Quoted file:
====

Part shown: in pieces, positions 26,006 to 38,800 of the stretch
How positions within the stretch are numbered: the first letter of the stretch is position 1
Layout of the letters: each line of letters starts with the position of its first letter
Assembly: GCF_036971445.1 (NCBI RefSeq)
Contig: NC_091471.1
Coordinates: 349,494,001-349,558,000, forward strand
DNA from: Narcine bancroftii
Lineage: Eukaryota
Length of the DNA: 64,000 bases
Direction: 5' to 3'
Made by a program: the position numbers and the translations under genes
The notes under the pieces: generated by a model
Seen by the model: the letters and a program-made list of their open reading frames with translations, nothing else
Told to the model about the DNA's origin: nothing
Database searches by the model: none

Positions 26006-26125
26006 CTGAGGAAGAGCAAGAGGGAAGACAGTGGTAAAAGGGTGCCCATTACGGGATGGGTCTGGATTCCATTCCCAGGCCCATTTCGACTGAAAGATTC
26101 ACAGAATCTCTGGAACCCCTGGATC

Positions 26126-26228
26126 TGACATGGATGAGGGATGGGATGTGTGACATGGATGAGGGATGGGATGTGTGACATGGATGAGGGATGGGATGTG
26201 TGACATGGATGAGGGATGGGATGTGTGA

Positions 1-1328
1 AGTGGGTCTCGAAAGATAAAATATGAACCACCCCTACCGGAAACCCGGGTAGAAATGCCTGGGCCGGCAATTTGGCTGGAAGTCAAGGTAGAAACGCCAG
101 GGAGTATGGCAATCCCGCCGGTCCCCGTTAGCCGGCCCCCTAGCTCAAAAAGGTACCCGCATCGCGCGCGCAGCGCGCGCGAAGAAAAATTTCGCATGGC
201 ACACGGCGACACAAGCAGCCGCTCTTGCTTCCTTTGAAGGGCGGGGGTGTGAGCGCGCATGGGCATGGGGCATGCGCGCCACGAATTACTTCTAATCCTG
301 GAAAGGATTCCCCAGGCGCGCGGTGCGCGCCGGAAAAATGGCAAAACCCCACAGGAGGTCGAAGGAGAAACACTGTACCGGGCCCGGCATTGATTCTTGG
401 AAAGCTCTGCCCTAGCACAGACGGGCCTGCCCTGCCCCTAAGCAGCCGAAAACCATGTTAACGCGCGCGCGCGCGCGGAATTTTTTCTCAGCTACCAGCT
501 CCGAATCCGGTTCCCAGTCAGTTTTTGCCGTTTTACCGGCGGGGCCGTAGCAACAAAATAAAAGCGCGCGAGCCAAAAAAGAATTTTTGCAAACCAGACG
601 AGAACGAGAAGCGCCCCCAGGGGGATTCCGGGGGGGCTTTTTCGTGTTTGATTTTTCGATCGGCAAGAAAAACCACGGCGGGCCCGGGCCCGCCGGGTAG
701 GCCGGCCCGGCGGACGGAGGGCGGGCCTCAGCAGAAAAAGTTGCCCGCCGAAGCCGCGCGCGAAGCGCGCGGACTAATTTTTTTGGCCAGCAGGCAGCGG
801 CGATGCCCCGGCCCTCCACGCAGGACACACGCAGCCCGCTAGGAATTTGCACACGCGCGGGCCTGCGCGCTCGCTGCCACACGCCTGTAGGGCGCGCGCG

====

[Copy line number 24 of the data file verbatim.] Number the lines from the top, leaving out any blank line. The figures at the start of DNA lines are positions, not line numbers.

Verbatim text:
101 GGAGTATGGCAATCCCGCCGGTCCCCGTTAGCCGGCCCCCTAGCTCAAAAAGGTACCCGCATCGCGCGCGCAGCGCGCGCGAAGAAAAATTTCGCATGGC